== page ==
The Englicious Glossary includes the new National Curriculum glossary terms, which are shown against a white background. However, there's much more to be found here:

  • we have added many entries that we feel are important, but cannot be found in the NC Glossary (e.g. connective), and
  • in many cases we have added information to the often very brief NC entries that need further explanation (e.g. clause and phrase).

Please note that in line with our practice throughout the site, we use capital letters for function terms such as Subject, Direct Object, Indirect Object, Modifier, etc. Although this convention is not followed in the documentation published by the Department for Education we have also done so in the text that forms part of the National Curriculum Glossary.

Tip: Within our units and resources, Glossary items appear highlighted within the text. When you hover over them, or click on them in the Slideshow, a popup is generated.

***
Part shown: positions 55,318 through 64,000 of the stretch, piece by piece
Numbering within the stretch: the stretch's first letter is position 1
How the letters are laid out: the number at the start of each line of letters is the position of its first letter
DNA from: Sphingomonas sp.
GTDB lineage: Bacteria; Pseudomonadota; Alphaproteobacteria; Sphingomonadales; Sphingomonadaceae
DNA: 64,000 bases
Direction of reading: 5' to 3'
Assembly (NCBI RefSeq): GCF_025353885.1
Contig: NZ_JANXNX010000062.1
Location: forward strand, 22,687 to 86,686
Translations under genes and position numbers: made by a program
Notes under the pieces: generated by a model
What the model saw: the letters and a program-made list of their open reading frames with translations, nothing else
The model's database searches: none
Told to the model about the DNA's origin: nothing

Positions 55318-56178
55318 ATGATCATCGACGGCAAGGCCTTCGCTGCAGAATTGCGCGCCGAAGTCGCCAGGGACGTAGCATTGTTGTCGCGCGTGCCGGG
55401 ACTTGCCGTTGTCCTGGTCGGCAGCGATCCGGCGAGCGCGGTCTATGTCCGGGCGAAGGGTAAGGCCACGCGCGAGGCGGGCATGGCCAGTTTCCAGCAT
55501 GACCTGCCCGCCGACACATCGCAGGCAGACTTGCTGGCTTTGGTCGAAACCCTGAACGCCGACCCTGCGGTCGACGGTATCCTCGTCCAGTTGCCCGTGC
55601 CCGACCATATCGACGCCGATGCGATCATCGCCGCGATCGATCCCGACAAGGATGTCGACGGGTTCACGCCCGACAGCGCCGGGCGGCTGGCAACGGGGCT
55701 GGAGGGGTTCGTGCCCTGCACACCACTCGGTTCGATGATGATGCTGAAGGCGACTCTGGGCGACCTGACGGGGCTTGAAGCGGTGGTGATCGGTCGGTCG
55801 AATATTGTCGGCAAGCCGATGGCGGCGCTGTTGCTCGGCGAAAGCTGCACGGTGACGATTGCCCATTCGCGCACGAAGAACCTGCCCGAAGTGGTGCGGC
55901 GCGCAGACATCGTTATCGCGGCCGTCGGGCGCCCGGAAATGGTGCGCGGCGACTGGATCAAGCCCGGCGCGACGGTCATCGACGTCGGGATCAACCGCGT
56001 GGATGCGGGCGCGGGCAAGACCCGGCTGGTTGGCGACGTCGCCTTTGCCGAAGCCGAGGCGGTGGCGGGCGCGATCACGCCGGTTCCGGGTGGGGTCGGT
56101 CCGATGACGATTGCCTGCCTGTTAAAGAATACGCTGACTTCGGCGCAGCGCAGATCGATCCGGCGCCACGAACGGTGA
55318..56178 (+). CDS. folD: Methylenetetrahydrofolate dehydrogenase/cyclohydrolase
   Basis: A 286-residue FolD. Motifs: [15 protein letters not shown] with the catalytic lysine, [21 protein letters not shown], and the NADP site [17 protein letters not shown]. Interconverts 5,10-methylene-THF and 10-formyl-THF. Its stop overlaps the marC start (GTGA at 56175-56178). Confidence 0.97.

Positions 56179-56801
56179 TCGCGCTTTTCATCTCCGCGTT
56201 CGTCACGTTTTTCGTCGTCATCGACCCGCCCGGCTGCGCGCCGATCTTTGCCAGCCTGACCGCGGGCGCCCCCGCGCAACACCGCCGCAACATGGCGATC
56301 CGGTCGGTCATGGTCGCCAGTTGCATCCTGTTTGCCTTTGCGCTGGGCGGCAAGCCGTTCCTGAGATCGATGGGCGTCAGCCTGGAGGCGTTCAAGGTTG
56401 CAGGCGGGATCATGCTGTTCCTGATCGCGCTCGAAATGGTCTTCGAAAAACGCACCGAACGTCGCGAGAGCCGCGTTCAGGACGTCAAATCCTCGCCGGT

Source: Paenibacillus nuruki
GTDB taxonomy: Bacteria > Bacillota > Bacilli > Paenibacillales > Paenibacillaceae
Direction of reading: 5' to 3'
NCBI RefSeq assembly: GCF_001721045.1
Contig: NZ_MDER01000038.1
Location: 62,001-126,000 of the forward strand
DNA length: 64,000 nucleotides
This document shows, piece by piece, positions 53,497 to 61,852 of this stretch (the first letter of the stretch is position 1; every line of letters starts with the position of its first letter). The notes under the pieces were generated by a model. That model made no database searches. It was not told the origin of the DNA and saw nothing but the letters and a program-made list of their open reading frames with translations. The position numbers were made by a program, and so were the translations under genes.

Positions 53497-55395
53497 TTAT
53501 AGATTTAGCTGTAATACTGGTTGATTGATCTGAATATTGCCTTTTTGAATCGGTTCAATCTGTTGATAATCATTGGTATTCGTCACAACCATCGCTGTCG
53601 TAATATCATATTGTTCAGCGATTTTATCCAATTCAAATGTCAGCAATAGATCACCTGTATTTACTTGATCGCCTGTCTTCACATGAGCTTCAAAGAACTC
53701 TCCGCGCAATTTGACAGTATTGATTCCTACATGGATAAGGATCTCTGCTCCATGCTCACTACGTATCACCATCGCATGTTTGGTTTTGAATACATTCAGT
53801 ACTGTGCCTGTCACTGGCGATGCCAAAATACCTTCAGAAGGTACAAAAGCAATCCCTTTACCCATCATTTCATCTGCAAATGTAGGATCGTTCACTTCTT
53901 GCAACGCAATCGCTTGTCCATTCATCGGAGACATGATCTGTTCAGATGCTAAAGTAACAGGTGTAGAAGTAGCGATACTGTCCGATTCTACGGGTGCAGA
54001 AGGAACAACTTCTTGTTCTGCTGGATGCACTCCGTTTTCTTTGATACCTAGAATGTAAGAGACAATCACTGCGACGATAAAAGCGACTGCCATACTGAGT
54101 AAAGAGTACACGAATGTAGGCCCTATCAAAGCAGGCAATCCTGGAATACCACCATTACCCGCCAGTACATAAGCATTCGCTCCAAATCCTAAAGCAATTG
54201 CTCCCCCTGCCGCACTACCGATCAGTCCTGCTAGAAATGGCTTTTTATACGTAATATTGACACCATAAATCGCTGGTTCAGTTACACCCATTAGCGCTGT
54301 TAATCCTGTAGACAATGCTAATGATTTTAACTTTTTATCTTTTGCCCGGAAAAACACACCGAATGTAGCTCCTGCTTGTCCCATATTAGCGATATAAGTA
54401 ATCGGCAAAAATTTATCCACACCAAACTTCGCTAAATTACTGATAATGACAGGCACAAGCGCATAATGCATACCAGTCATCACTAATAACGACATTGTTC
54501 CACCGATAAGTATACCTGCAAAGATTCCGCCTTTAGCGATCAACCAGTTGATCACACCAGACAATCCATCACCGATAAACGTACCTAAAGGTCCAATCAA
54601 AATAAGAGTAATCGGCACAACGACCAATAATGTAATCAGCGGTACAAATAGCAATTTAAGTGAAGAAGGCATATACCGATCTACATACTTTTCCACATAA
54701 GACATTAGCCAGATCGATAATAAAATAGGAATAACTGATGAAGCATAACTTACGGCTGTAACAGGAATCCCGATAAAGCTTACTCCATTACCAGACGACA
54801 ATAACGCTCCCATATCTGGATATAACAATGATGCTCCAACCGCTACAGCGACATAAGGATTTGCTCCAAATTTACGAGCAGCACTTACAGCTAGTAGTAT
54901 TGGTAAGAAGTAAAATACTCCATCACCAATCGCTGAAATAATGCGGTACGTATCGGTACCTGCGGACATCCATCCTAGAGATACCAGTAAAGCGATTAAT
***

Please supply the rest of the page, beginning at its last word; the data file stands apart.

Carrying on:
Not in conformity with the rules of a particular language. More specifically, this refers to words or strings of words which are not part of a language from the point of view of their syntax or morphology. For example, while Lily was eating a pretzel is a grammatical sentence in English, *Pretzel Lily a eating was is not, as indicated by the asterisk. Similarly unhappily is grammatical in English, but *lyhappyun is not.


See stress.


A term used in pragmatics that refers to a sentence (or phrase or word) used in a particular context.
Englicious (C) Survey of English Usage, UCL, 2012-15 | Supported by the AHRC and EPSRC. | Cookies